Diaries

I love the concept of keeping a diary. I don’t love the reality.

My mom kept a diary in her later years, during the time when she was suffering from the effects of menopause, a stressful life, and a difficult past. She’d been given antidepressants and other medications which, I think, contributed to her deep unhappiness. The result of that was when she passed away, we found that diary. There were so many cruel things written in there. So many lies that were, for her, truths. Or at least how she perceived her world in those moments of medicated depression.

Mom and Lisa

In the emotional moment, I burned that diary. And then, full of horror that some day my child might read my diaries and be hurt by my words, I threw all of mine on that same fire. I’ve had regrets occasionally. I think that my son would have laughed to read all the drama of my young teenage years. And there were the diaries from my travels. All gone now. But for the most part, I don’t regret burning them.

There have been a few times over the years when I’ve tried to start one again, but it never goes anywhere. I keep a journal of canning recipes. One for gardening. One that has writing tips and quotes. All of those have pieces of me in them as commentary, but they’re not a ‘diary’.

Last weekend I hiked with my sister a couple miles into the Alpine Wilderness area. We talked about that diary I burned, and her regret that I burned it. We talked about the diary she keeps. She writes in third person, (‘she sat down’ rather than ‘I sat down’) as if creating a story, and doing a diary in that manner has allowed her to write in ways that give her insight.

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That intrigued me because it felt like writing a story. As if in third person allows a degree of separation between the writer and the words. For a few brief moments, on that path, I thought that maybe I could write a diary in the same way.

Then she gave me a binder that belonged to the sister who passed away in February. In it were affirmations, poems, thoughts, and happy little stickers. Her handwriting was always rounded, almost juvenile, and I could see the pen in her hand. And in her words I could hear her laugh. I am so, so beyond grateful she kept a diary. That we have her voice to rest our hands on and hold to our hearts.

So, will I keep a diary? Doubtful. I’ll just continue with this blog, which, I guess, fulfills the same thing.

 

Swimming

She goes into the river, swimming, where no one sees the flow of tears in the rush of mountain water. She swims with the salmon, returning, and returning yet again.

She seeks pools and eddies and wild current to sweep her away.

And through it all, her tears soak into the river, flowing, slowing, returning.

I go into the trees, tears soaking into forest floor, seeping between roots and returning, rising up through moss and roots and heartwood.

Rising through leaves to air, to clouds, to rain.

Rain to fall like tears into the river.

She goes into the river, swimming, when sun seeps into the depths, when snow falls, when turning leaves twist in currents. And in the water, in all our tears, she sheds her skin, sheds her grief, and for a moment, is borne away.

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Masked Judgement

I’ve seen some disturbing things lately about wearing masks.

On one hand, people not wearing them are immediately labeled as Republicans, right-wing whack-jobs, people who think the COVID-19 virus is ‘no worse than the flu’, or standing up for their ‘constitutional rights’.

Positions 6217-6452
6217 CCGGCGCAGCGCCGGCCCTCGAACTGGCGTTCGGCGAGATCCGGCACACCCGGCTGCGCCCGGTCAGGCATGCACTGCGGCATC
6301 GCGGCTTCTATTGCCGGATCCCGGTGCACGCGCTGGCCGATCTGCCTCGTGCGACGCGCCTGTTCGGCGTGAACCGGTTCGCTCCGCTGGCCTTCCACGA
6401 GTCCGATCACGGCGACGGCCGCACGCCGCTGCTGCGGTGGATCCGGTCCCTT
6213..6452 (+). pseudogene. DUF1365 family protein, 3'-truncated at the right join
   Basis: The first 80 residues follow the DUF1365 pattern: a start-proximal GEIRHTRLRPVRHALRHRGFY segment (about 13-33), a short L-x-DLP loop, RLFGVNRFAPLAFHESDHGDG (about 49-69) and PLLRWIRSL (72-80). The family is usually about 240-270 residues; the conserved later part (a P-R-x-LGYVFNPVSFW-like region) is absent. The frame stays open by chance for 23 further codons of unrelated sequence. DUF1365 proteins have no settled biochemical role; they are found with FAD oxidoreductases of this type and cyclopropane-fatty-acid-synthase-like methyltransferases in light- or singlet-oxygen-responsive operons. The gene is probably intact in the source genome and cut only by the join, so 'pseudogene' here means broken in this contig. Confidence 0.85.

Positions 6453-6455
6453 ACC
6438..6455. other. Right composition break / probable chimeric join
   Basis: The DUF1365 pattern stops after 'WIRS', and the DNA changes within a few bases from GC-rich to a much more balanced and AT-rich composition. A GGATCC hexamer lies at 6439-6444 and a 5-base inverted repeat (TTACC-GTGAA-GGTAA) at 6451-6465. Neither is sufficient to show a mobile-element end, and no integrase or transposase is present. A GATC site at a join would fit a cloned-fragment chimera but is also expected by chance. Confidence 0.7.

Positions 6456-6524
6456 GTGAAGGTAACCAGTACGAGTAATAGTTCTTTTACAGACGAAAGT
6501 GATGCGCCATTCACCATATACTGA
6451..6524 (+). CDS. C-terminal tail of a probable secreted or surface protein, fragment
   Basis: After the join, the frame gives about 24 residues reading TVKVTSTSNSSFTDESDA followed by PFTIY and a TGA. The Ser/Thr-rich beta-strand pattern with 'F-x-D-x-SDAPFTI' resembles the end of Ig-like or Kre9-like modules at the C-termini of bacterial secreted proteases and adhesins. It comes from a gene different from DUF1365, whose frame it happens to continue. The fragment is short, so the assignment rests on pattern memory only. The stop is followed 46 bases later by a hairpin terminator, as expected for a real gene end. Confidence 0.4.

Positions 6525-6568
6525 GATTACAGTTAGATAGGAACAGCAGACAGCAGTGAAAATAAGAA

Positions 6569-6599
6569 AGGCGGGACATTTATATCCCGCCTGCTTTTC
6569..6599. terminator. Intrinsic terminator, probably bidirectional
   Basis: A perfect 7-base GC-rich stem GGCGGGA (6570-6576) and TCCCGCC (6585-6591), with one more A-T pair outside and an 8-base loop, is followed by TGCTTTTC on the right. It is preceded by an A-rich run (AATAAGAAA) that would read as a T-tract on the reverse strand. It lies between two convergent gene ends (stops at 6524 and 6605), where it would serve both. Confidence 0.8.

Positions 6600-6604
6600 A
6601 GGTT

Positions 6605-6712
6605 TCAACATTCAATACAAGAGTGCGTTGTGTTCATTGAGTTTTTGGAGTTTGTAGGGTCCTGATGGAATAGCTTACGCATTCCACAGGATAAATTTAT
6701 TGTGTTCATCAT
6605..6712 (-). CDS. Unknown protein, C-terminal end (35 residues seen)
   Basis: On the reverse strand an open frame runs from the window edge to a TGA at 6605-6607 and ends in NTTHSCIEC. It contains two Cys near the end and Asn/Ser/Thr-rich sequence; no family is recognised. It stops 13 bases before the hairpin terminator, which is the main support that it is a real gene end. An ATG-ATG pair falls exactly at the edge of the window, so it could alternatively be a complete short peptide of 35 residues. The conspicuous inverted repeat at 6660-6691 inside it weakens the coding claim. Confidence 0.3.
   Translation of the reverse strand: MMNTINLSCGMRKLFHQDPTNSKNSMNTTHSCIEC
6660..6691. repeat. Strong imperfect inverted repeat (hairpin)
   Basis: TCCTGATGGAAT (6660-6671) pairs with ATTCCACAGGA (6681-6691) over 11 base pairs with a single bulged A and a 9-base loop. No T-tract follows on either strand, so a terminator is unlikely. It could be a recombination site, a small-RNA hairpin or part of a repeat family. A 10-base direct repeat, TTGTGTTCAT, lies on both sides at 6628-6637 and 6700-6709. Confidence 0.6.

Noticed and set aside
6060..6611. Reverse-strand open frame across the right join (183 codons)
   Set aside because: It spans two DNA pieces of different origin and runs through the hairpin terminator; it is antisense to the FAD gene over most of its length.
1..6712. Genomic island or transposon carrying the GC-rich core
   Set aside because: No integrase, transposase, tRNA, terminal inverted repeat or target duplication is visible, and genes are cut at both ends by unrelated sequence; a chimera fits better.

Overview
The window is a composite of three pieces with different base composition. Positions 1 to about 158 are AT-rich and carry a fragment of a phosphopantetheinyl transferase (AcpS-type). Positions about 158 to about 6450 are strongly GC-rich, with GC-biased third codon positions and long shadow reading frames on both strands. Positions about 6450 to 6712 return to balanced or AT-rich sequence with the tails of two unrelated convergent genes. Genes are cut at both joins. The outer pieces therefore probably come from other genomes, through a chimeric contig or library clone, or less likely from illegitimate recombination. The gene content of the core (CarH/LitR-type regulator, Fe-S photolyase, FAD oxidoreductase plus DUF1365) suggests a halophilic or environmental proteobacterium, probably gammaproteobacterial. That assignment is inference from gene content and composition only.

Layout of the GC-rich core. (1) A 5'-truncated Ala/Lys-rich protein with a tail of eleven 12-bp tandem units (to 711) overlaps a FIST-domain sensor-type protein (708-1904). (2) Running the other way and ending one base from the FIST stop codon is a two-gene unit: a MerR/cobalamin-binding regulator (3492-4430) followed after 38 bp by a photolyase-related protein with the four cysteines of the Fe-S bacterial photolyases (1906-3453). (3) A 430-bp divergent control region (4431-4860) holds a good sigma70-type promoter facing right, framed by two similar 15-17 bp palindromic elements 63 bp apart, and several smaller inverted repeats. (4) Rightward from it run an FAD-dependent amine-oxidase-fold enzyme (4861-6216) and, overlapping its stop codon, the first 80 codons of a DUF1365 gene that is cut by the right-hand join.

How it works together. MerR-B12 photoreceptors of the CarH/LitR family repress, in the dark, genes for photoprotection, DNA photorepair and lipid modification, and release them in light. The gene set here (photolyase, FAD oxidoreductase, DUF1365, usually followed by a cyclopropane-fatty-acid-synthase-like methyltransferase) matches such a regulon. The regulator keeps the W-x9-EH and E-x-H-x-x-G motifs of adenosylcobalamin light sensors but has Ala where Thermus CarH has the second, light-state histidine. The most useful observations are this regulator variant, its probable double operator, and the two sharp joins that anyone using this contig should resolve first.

On the other hand, people who are wearing them are immediately labeled as Democrats, left-wing crazy liberals, paranoid over-reactors, and sheep.

In other words, damned if you do and damned if you don’t.

So let me tell you a mask story.

A few years ago I was lying on a table. A warm, soft, pliable mesh was placed over my face and neck, and pressed tightly into place. It was held there until it hardened. Imagine how that felt. If you can’t take two fingers and press them against your throat until you gag.

That was the first step in radiation treatments. Every morning I was on that table, the mask pressed over my face, and then bolted down. Because I was receiving very precise radiation, no movement was allowed. Even if you thought you were holding still enough, you weren’t.

Every day.

Eventually my throat swelled. Eventually I struggled to swallow water. And then eventually it was over.

At the time, I knew it was difficult, but during treatments themselves, I just daydreamed. I’m a pro at sliding off into my imaginary world. The staff gave me roses and a certificate afterwards for being the first person they’d had who was able to go through it without sedatives.

I convinced myself it wasn’t that bad. I truly believed that. It was hard, yes, but just something to get through one step at a time.

Now people are wearing masks. Stores require them. A co-worker brought me a package last week. I took one look at them, burst into tears, and had to leave the office because I couldn’t breathe. My throat closed up. I couldn’t swallow. I stood in the fresh air, telling myself over and over ‘you can breathe’.

My husband, being the brilliant man that he is, suggested I practice at home, putting the mask on as long as I could stand it and building up to being able to wear one. I tried that this morning. For maybe a second.

The flip side of this is that my husband has an auto-immune disease. So he wears masks out in public to protect himself. He has no problem wearing them and needs to.

In other words, when you see someone wearing a mask, or when you see someone not wearing a mask, there are more stories involved than simple judgements. More hardships involved than politics.

Please be kind, no matter where you fall in the spectrum of this virus specter.